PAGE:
Referring now to FIG. 12 of the drawings, there is shown a further embodiment which is similar to the first embodiment with the exception that the combustion chamber 35 includes an auxiliary region 97 into which the fuel-rich mixture is delivered so that the combustible mixture is controlled to be rich in fuel in the vicinity of the ignition means 99 at the time of ignition.

It should be appreciated that the scope of the invention is not limited to the scope of the various embodiments described.

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Referenced by
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US5437251 *May 16, 1994Aug 1, 1995Anglim; Richard R.Two-way rotary supercharged, variable compression engine
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Classifications
U.S. Classification123/47.00R, 123/56.4, 123/58.5
International ClassificationF01L11/02, F02B33/44, F02B33/14, F04B19/00, F02B25/02, F02B75/28, F02M59/10, F02B25/14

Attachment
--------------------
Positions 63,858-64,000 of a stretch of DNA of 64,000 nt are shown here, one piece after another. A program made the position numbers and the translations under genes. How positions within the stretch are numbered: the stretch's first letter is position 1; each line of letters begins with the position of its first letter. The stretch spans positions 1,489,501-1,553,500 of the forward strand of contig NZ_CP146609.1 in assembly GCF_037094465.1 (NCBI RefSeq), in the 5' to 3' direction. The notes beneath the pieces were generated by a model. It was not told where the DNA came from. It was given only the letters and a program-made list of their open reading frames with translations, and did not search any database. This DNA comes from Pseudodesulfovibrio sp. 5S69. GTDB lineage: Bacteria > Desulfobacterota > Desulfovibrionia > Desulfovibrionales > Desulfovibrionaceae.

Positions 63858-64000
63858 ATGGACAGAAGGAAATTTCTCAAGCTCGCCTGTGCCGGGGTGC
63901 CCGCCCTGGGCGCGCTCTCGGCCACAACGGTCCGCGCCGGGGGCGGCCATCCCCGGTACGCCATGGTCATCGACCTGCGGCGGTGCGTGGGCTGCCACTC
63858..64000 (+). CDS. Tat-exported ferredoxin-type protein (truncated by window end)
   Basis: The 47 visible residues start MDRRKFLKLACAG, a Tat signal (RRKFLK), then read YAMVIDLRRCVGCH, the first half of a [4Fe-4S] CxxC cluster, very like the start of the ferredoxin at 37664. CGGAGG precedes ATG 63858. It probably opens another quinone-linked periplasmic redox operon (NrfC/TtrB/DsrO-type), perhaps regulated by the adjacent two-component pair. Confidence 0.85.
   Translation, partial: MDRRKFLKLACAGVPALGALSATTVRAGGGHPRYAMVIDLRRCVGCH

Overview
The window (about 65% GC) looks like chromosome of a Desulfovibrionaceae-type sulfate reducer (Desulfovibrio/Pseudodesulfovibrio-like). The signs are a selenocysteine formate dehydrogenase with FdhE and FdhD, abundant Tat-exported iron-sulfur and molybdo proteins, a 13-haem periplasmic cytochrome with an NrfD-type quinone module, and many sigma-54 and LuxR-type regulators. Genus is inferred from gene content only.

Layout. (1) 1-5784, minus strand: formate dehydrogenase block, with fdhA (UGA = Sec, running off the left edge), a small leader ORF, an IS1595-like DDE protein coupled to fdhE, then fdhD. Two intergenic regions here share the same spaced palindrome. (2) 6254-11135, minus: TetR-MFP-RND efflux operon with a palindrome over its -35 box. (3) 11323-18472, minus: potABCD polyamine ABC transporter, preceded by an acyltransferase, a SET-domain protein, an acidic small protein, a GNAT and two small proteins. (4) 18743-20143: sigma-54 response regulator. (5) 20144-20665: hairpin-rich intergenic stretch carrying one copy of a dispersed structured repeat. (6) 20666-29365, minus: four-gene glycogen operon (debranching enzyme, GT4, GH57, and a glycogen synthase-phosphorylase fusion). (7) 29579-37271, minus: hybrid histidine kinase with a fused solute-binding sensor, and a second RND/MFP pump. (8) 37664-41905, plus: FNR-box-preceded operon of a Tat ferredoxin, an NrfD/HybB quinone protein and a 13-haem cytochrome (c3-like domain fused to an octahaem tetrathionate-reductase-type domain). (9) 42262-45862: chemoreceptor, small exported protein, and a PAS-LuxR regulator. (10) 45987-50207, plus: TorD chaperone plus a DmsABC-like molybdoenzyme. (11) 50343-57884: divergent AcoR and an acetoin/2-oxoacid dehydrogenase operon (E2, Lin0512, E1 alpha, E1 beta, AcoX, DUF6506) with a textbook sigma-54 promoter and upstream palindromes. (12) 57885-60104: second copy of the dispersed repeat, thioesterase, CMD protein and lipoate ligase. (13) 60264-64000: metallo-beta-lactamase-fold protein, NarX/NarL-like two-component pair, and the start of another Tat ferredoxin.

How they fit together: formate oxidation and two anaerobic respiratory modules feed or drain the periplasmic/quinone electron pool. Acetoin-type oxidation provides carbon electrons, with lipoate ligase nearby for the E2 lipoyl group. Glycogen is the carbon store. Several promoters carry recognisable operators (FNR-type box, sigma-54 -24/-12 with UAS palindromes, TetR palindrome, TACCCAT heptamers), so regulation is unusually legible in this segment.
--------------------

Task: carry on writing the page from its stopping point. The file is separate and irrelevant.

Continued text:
Cooperative ClassificationF02B25/02, F01L11/02, F02B25/145, F02B33/44, F02B33/14, F02M59/107, F04B19/003, F02B75/28
European ClassificationF02B33/44, F02M59/10D, F02B25/02, F01L11/02, F04B19/00F, F02B33/14, F02B75/28, F02B25/14B
Legal Events
DateCodeEventDescription
May 12, 2005FPAYFee payment
Year of fee payment: 12
Mar 8, 2001FPAYFee payment
Year of fee payment: 8
May 13, 1997FPAYFee payment
Year of fee payment: 4
Nov 22, 1994CCCertificate of correction
Mar 7, 1991ASAssignment
Owner name: AARDVARK PTY LTD, AUSTRALIA
Free format text: ASSIGNMENT OF ASSIGNORS INTEREST.;ASSIGNOR:RORKE, DAVID J.;REEL/FRAME:006205/0375
Effective date: 19910122